by Nathan Thrash
Liberty Wildlife Staff
There are lots of different styles of homes out there. Maybe you live in an apartment, or a townhouse, or a house. Maybe your home has wood floors, or tile, or carpet. Just like people have different styles of houses based on our preferences, our feathered friends have different styles of nests based on theirs. Since nesting season is coming up, let’s jump into some different styles of nest construction!
What’s the most common type of nest you see around your house? The most common type of nest found in cities and suburbs would be cup nests. Most songbirds utilize cup nests, which are essentially any nest that is cup shaped and suspended off the ground (this doesn’t include ground nests, which can be cup shaped nests found on the ground). To me, one of the most interesting examples of cup nests are those made by hummingbirds. Hummingbirds usually build their nests in trees or shrubs, generally in a fork of branches. They’re often difficult to spot because they look like just another knot on the tree branch. Hummingbirds weave together twigs, lichen, and leaves to create their nests and utilize spider silk to strengthen the nest and anchor it to the branches. The resourcefulness of these hummingbirds is truly amazing, that they know to use spider silk as an adhesive. Additionally, their nests are lined with soft fibers collected from nearby plants, and are constructed so that the nests stretch outward as the young grow.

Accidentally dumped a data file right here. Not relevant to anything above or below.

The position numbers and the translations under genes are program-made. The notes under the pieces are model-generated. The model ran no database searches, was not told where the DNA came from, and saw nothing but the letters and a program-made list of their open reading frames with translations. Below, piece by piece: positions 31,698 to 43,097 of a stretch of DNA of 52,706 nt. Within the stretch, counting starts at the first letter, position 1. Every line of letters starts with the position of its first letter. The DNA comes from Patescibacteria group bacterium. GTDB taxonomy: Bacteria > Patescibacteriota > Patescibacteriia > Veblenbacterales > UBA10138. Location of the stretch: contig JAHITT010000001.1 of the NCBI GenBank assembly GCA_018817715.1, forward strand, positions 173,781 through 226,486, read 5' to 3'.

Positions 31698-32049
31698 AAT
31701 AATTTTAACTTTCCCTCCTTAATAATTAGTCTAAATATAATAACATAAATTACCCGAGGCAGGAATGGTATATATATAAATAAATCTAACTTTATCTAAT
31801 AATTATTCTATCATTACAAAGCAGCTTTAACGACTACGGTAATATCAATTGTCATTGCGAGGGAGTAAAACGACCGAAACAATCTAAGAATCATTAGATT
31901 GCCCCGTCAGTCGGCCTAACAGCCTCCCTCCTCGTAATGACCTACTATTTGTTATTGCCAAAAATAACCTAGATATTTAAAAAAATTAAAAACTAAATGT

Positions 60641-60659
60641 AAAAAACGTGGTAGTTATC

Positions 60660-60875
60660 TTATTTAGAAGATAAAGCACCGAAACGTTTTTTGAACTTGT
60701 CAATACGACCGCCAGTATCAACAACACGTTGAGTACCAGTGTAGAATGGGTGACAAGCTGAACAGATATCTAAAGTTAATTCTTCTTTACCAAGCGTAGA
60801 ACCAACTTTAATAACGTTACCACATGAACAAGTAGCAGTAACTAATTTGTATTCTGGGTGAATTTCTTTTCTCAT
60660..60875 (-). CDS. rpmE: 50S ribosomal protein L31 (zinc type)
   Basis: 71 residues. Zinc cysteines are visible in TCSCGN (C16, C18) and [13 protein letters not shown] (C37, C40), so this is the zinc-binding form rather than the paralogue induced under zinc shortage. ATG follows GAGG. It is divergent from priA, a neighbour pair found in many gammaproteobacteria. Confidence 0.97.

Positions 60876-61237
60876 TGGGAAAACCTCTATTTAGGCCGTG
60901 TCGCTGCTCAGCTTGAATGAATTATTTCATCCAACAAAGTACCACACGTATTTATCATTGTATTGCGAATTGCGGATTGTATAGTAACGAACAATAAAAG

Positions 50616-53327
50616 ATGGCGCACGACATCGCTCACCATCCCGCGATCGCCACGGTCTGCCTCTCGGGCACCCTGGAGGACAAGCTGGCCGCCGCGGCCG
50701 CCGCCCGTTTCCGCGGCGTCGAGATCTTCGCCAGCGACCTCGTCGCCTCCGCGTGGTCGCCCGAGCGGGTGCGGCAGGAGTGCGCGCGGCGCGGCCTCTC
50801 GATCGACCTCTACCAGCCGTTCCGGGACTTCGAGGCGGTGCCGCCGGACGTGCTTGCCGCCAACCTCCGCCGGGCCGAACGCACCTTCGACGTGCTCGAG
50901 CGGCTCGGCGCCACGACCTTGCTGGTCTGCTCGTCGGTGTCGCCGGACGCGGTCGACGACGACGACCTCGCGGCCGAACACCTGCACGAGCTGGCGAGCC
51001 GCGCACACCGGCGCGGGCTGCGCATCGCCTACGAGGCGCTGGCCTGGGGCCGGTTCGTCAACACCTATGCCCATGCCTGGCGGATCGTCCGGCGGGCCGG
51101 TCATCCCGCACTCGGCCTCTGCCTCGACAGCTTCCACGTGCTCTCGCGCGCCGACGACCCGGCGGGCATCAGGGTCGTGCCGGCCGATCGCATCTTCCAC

I built a bird box for a kestrel, what kind of nest is that? Most bird boxes are made for cavity nest builders. Cavity nests are essentially a cavity in a tree, cactus, or rocky outcropping that can provide protection for the bird’s young. Owls, kestrels and woodpeckers all utilize cavity nests. Woodpeckers create their own cavity nests, while owls and kestrels use existing cavities, either made naturally or by other animals. When a pair of nesting kestrels are looking for a nest, the male will find several suitable cavities. The male kestrel will then show the female kestrel all of the prime real-estate he’s found, and she’ll pick the one that looks best to her. Kestrels don’t use nesting materials, and the same nest site is often used in successive years.
What kind of nests do Bald Eagles have? Bald Eagles, along with ospreys, egrets, herons, and a number of other raptors, build platform nests. A platform nest is a relatively large nest structure that is either flat or has a shallow depression, but not enough of a depression to be considered a cup. Bald Eagles build the largest nests of any North American bird species. When a nesting pair first starts out, their nest is relatively small. The nest size increased every year as the nesting pair returns to add sticks and strengthen the structure. The largest recorded bald eagle nest was 9.5 feet in diameter, 20 feet deep, and weighed nearly 3 tons!
Do any birds nest on the ground? Yes, some birds nest right there on the ground. One example of a bird that sometimes nests on the ground is a Turkey Vulture. They utilize a type of nest called scrape nests, which are typically slight indentations on the ground, usually high up on cliffs or inside hollow trees. Turkey vultures will scrape out a spot in the dirt, sand, or leaf detritus to lay their eggs. They’ve been known to come back to the same nest site year after year to lay their eggs. Other examples of birds that utilize scrape nests are shorebirds, terns, and gulls.